2.) Javale McGee (RFA)

DEN has Gallo, Afflalo, Harrington, Chandler on the books for a large sum of money with Ty Lawson and McGee coming. If a team we're to offer a number north of 10 million, would DEN have the willingness to match Considering they would have approximately 55+ million committed to only 6 players (assuming Lawson gets a max/near max contract) and the fact that 3 of these players play with almost the same skill set? (Gallo,Chandler,Harrington).

McGee has always been a good rebounder, shot blocker, and defender in general (based of the MySynergySports numbers @hornets247 seems to indicate). Add to that is his incredible combination of agility, leaping ability and length that rivals that of Drummond, the question becomes, is he worth the max/near max? and if not, what is you're max offer for him?

IMO, I think McGee is worth a shot (for a contract similar to DeAndre Jordan ~ 43/4) and I'll explain later.

3.) Nicolas Batum (RFA)

POR is in an interesting spot because they have the chance to either "retool" or "rebuild quickly" and if all the rumors are right, they might be looking to retool more than anything else. With the way they offered Hibbert a max contract, with Nicolas Batum still waiting (MIN apparently has a 45 - 50/4 mil contract which is near max), I think they'd be in quite a pickle because if they match what Batum is getting, then POR has around 30 million committed to 3 players (Batum, LMA and Matthews). So there's that. Same question -- is he worth it, if not, what's your max offer?

Other names with similar demands - Dragic (demands a 10 mil contract), Lopez (a skilled but oft injured C. will command 10+ mil and he's a Net (LOL)), Hibbert (skilled big), Ryan Anderson and Ilyasova (will both command SOMETHING from the market. Prolly around 8~9 mil starting) and Asik (a defensive behemoth and offensive liability). All of them are restricted free agents except for Ilyasova.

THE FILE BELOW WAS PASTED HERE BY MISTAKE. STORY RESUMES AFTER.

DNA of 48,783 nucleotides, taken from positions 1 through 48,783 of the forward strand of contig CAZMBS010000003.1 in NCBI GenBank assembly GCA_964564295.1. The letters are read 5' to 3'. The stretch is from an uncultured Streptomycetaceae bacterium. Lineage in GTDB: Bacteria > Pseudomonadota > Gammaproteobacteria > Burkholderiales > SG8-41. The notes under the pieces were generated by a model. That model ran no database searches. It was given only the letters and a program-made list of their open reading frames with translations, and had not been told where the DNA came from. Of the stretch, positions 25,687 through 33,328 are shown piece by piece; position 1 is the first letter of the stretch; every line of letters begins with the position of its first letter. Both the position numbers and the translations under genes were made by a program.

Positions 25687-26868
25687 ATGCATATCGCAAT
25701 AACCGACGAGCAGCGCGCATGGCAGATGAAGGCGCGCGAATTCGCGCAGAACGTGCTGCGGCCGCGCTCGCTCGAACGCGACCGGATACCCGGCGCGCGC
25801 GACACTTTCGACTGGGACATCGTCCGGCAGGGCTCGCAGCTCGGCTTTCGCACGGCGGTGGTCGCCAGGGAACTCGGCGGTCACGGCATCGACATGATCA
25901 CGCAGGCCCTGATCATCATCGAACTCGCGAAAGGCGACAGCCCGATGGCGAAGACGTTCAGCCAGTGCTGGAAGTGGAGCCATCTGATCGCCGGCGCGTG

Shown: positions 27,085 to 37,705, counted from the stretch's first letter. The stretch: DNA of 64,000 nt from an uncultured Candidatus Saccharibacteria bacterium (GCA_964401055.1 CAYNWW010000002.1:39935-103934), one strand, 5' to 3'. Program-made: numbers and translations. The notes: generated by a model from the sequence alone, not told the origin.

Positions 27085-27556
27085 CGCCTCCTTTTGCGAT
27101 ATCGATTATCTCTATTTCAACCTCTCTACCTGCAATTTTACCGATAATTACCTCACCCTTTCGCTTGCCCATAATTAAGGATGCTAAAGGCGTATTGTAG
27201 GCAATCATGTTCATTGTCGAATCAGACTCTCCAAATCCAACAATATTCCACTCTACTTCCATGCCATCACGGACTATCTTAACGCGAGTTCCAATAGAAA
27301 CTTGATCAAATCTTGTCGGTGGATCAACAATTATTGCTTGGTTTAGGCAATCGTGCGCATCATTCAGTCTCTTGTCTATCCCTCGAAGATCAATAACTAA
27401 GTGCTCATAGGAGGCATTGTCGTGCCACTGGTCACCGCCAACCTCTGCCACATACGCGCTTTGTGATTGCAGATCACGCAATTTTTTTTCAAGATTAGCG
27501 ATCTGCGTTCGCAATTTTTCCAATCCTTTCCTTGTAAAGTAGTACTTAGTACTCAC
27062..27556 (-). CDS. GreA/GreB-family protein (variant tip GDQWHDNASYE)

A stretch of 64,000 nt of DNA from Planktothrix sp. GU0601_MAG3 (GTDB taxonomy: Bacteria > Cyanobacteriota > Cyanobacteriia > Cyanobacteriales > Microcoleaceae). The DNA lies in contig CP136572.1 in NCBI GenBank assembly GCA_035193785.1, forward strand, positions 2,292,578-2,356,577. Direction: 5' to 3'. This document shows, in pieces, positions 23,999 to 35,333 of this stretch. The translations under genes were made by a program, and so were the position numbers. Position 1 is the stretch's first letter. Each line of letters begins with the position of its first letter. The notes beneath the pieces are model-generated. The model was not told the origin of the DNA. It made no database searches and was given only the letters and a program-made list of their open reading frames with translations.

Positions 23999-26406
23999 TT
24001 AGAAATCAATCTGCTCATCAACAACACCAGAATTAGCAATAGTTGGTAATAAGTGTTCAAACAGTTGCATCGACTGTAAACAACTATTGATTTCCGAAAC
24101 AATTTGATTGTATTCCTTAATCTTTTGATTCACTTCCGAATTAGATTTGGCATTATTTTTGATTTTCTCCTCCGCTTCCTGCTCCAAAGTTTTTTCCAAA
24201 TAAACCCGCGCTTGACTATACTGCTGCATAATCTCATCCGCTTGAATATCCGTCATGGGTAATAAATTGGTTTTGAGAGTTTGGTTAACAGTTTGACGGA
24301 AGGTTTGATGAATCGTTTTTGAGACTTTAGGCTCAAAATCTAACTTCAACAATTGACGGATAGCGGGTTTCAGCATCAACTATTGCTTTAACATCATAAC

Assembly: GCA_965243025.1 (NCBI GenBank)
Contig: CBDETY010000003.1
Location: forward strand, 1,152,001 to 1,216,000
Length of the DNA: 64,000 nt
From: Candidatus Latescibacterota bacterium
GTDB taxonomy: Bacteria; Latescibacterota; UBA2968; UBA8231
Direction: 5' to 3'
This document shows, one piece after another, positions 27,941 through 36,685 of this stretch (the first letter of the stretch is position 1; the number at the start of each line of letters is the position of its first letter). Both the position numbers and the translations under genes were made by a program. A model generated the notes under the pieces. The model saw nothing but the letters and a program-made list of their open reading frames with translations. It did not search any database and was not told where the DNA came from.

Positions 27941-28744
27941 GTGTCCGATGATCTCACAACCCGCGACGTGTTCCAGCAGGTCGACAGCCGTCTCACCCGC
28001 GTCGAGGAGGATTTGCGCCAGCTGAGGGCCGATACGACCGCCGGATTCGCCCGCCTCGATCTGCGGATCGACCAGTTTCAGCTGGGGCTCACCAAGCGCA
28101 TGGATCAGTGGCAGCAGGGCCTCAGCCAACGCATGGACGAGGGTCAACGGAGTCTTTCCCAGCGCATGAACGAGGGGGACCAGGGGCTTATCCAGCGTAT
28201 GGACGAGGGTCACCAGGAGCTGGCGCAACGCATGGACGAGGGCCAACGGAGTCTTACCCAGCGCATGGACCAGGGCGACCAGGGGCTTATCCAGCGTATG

What does this all mean for the New Orleans Hornets

Thanks to Rohan's most recent post here, we can only offer one player - and only one player - with a sizeable contract. So in light of that, who among these FAs are most worthy of that contract?

It's important to note that Davis and Rivers are under a rookie contract for AT LEAST 2 years and quite possibly 4, and all our other players are either on rookie contracts for 2 more years (Aminu, Henry, Vasquez) or are on cheap contracts (Ayon and Smith) so we don't have a huge contract to worry about for at least 2 years, and possibly 4 (if we exchange those same guys with rookies in the upcoming years who play a role similar to theirs).

Personally, had HOU not offered a contract to Asik (which he accepted), I would have LOVED to have Asik to come over and play for us. He would form a GREAT pairing with Davis upfront on a contract that's good by me.

However, now that Asik looks HOU bound (although anything can still happen), the next FA on my eye is McGee and I'd be willing to throw all our cap space at that guy (with a signing bonus at hand) to pair him with Davis. Why? Because organization matters. McGee was a headcase and generally a headache to the team when he was in Washington. But you couldn't deny the fact that he was efficient, he was a great rebounder, and he was a great defender. Moving into an organization with structure such as Denver helped tremendously to McGee's game. Just go watch that first round they had against LA and tell me McGee wasn't a big part of how they were able to push LA to 7 games. With how relatively cheap our roster is right now, plus how everybody (including me) is raving about how good and humble and professional Monty is as a coach, I think Monty with McGee/Davis/Ayon as toys on the frontcourt will spell a possible top 5 defensive team for us. This means that we only need to be right around average to be a good enough team to compete for the playoffs. By the time McGee's contract expires, hopefully, Davis and Rivers are entering their primes as young studs, we can just let McGee go, and focus on Gordon/Davis/Rivers as our core. Those 3 will eat up AT MOST around 40 million of our cap space - and I hope they'll to live up to the Pareto Principle's 80-20 rule.

So, what's your take?